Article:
Who exactly is George P. Bush again?

by | Jun 4, 2021 | Politics, Texas Elections

George P. Bush made it official this week: he is challenging Texas Attorney General Ken Paxton in the Republican primary next year. It’s sure to be a barn burner of a race, with widespread implications for Texas and the country.

Paxton, currently under investigation by the FBI for bribery and abuse of office, already had a rocky pathway to reelection. But now he’s facing an inter-party fight with someone who comes with last name recognition and plenty of high-profile conservative donors.

Several Republicans in Texas had been nudging Bush to make the plunge, and he heeded their calls. Bush clearly has high ambitions. And it doesn’t sound like he’s particularly eager to remain the Land Commissioner of Texas. For those who aren’t familiar with our Land Commissioner, which oversees the Texas General Land Office (about 13 million acres of state land), here’s a primer.

George P. Bush is the son of Jeb Bush, the former Governor of Florida and onetime presidential candidate (please clap). He is a lawyer and a former U.S. Navy reserve officer. He also co-founded Pennypacker Capital LLC, which bills itself as “an operationally intensive real estate private equity firm.”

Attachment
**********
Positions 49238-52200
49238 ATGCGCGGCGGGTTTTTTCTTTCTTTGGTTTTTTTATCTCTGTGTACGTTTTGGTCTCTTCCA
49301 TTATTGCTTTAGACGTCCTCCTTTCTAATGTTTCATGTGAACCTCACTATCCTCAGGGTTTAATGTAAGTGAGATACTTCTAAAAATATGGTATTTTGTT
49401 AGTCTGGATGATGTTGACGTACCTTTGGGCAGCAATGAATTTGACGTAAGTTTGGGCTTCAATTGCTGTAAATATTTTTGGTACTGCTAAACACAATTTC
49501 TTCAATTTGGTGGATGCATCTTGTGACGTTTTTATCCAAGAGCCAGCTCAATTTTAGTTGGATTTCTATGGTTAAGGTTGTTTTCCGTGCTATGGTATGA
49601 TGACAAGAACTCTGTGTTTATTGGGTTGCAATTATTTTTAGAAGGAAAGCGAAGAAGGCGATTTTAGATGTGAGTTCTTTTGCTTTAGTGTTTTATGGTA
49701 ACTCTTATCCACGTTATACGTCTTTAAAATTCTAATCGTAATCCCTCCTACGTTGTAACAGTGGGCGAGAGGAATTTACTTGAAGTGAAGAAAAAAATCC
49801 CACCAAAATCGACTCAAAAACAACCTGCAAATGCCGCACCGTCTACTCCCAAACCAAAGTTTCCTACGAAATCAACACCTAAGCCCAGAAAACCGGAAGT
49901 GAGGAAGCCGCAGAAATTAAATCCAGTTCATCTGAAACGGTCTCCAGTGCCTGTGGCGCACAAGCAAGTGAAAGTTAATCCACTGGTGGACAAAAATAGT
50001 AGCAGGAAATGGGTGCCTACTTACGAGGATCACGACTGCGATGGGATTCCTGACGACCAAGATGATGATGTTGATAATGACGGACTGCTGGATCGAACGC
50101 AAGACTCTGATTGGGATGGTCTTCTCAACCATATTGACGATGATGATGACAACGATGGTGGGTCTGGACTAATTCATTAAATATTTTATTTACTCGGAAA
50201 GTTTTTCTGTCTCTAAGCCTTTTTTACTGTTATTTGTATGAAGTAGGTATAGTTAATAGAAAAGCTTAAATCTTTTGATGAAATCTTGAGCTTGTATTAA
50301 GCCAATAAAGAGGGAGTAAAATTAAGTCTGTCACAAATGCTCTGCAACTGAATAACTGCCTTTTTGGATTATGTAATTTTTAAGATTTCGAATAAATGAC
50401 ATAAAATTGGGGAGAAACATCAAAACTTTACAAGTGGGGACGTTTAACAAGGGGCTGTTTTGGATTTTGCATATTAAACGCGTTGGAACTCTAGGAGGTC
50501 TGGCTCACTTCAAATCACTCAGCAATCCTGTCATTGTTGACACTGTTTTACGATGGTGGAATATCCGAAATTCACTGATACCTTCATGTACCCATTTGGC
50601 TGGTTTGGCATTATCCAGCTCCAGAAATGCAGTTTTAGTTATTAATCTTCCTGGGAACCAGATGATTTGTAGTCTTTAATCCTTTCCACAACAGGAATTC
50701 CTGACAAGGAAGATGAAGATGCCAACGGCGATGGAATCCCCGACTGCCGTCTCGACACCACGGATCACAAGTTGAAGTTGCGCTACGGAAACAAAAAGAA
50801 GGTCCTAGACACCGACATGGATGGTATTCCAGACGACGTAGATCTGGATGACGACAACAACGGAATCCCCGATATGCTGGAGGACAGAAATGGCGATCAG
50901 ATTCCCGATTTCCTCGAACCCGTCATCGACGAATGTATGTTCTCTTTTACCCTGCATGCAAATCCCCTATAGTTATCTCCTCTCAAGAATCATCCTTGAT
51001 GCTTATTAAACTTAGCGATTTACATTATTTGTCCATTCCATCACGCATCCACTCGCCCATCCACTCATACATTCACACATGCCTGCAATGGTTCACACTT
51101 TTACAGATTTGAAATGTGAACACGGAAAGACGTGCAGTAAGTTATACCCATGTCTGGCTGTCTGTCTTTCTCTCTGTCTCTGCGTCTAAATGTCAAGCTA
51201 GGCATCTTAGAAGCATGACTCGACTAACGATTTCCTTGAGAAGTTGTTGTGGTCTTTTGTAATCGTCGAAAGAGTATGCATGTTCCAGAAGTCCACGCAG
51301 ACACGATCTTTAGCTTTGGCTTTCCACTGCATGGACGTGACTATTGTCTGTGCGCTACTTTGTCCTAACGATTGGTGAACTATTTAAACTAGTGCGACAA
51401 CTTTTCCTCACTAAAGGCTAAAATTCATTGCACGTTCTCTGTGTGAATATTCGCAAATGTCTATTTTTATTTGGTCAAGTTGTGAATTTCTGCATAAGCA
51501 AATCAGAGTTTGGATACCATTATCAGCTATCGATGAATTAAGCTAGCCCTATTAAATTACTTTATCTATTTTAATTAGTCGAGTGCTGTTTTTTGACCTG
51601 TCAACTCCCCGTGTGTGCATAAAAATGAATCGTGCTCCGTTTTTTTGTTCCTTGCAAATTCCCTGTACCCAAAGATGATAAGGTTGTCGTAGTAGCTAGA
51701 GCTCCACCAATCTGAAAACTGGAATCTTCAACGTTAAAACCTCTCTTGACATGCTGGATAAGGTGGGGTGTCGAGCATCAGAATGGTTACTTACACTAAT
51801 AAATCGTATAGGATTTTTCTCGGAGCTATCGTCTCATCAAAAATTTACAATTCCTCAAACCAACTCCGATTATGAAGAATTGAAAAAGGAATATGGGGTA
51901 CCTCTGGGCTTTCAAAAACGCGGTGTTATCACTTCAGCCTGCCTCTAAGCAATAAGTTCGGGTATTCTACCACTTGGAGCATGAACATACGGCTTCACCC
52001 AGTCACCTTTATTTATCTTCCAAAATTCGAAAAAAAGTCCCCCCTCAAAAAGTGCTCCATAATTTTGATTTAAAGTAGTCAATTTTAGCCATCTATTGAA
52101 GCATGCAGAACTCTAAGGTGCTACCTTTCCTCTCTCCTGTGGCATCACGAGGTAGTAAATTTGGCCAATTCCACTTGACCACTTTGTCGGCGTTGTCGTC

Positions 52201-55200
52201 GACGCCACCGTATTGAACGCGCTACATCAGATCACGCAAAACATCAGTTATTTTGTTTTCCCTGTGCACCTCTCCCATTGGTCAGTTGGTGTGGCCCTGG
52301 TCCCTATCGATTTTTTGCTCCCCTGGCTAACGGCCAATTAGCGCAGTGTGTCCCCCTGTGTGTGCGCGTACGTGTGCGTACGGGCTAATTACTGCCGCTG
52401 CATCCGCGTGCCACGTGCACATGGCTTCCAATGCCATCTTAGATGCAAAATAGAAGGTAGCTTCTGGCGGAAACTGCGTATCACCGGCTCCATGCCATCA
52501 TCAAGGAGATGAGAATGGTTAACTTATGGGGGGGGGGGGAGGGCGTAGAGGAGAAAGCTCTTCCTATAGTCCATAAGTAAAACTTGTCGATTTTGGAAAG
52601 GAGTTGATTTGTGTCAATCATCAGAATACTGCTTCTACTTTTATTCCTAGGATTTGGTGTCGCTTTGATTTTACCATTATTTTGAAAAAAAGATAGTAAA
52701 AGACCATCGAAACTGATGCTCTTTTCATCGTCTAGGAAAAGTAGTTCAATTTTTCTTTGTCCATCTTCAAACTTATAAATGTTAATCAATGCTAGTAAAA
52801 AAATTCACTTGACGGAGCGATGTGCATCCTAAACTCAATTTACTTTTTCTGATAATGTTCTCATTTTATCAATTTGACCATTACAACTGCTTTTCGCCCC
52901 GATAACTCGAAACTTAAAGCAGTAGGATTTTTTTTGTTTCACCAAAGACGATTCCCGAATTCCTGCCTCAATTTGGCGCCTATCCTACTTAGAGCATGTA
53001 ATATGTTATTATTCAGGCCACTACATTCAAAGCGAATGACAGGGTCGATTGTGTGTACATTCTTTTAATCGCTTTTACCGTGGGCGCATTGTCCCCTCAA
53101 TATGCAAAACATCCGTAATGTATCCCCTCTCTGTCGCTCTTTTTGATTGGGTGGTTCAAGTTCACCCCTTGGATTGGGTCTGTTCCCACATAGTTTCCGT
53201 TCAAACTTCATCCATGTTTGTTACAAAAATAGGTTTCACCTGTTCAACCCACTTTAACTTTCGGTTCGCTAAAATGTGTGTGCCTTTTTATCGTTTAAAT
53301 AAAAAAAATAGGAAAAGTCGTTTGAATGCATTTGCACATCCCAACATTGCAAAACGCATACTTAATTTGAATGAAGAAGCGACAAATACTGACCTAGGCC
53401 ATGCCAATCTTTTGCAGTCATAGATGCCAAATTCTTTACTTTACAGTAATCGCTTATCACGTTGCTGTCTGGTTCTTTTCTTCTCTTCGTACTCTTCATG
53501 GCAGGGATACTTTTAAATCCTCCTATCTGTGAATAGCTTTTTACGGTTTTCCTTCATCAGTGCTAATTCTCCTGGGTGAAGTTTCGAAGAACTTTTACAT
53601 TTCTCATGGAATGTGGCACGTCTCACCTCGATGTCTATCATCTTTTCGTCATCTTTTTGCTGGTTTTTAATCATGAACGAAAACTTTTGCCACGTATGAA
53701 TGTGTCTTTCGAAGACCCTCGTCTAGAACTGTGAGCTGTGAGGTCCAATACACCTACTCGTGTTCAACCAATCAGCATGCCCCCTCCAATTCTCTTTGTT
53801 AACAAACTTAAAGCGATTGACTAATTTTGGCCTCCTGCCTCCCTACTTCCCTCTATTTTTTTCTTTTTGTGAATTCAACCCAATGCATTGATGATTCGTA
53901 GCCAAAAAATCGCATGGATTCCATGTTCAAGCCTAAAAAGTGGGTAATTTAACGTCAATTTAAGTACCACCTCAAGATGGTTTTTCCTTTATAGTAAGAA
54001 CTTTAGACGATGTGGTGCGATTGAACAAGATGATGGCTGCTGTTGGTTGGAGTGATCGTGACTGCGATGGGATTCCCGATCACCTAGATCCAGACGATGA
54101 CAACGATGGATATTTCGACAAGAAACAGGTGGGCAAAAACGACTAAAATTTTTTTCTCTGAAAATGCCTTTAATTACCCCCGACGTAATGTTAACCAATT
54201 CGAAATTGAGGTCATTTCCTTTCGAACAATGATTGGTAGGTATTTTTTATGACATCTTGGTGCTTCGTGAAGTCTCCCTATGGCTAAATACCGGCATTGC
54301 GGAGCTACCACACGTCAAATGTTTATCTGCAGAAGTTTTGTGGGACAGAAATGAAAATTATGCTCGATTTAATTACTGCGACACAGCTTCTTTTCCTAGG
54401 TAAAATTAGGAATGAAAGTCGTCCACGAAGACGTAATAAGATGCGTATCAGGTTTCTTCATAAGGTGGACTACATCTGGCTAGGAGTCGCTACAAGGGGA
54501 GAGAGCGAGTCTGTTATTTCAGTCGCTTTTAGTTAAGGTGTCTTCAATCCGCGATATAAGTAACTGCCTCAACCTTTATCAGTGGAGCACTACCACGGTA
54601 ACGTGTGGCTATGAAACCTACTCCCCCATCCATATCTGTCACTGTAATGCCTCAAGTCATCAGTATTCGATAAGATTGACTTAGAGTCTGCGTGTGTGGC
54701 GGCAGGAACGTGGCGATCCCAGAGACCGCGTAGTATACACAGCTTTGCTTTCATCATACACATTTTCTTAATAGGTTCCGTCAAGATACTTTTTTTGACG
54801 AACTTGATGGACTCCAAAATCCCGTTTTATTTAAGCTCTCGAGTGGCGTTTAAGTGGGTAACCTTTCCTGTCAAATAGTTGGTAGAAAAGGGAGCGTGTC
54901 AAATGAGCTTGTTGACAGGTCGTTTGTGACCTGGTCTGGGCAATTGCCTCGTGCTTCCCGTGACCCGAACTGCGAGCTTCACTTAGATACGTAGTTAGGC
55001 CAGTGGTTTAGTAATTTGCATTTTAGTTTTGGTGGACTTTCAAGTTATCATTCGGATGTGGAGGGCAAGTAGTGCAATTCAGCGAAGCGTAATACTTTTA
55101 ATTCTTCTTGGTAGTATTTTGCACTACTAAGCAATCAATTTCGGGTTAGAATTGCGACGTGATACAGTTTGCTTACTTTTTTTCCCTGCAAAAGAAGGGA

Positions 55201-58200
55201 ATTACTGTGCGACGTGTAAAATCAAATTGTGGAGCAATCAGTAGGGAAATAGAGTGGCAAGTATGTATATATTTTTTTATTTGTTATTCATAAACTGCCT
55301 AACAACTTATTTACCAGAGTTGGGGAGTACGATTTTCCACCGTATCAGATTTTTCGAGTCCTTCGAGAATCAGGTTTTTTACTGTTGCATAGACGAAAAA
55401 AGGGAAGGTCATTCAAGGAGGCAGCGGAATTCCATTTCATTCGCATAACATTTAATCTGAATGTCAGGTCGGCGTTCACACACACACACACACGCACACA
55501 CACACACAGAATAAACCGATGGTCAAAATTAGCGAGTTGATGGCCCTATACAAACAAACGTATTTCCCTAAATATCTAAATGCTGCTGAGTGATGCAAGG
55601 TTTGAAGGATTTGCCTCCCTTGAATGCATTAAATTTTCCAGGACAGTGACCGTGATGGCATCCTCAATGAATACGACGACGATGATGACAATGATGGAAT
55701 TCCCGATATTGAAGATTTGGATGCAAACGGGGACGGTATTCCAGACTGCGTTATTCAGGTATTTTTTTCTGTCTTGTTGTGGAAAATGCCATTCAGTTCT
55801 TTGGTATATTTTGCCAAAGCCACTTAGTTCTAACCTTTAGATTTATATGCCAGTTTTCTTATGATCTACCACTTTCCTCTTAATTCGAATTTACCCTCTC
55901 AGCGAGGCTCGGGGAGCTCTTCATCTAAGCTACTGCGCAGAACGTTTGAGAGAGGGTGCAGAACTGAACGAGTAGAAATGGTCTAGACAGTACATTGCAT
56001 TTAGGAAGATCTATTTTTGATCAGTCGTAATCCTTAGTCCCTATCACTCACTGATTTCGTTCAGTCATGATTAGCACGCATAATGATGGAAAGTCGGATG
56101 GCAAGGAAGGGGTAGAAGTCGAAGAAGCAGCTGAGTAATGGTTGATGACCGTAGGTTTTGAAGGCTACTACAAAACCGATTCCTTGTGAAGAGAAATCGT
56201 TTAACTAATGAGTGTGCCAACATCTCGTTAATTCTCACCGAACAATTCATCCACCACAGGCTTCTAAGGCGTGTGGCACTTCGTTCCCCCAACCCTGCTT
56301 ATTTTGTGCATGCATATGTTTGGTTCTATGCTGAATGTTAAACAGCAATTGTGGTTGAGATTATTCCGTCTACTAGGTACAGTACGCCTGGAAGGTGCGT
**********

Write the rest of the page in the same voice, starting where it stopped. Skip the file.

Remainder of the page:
Growing up, Bush volunteered on several campaigns for his family members, including his father’s run for governor and his uncle’s run for president. He is the co-founder and chairman of the Hispanic Republicans of Texans PAC.  He was also the chair of the Maverick PAC, a group aimed at getting young Republicans into office. Bush spoke to Politico about taking the PAC national back in 2011.

In 2012, Bush began telling Republican donors in Texas that he was interested in running for statewide office. The next year he made it official by running for Land Commissioner, an open seat, and he essentially cruised to election.  

As Land Commissioner, Bush’s tenure has been, well, a disaster. Which is not an easy accomplishment for such a ho-hum position. The big trouble for Bush started at the most famous place in the state: the Alamo.

Texas Monthly chronicled the full timeline of the debacle, which started shortly after Bush took office. In 2014 singer Phil Collins, an apparent Alamo history buff, donated a slew of artifacts to Texas with the stipulation that they should be housed in a respectful manner. In essence, the Alamo needed some sprucing up. Bush and his team at the Land Office brought in an outside Texas design firm to handle the project. It was clear from the get-go that this firm was ill-equipped to handle such a project. Perhaps the most controversial proposal involved removing the Alamo cenotaph, a column with the names of the defenders of the Alamo.

Messing up the Alamo is not a place any Texas official wants to find themselves. For Bush, it was impossible to escape the stinging rebukes from fellow Republicans. Last year, Lt. Gov. Dan Patrick escalated things even further, posting on Twitter that nobody has put the Alamo more at risk than Bush. Patrick’s post came after Bush had gone on Fox News to warn against Antifa protesters at the Alamo (this was in the days right after the George Floyd video sparked worldwide protests).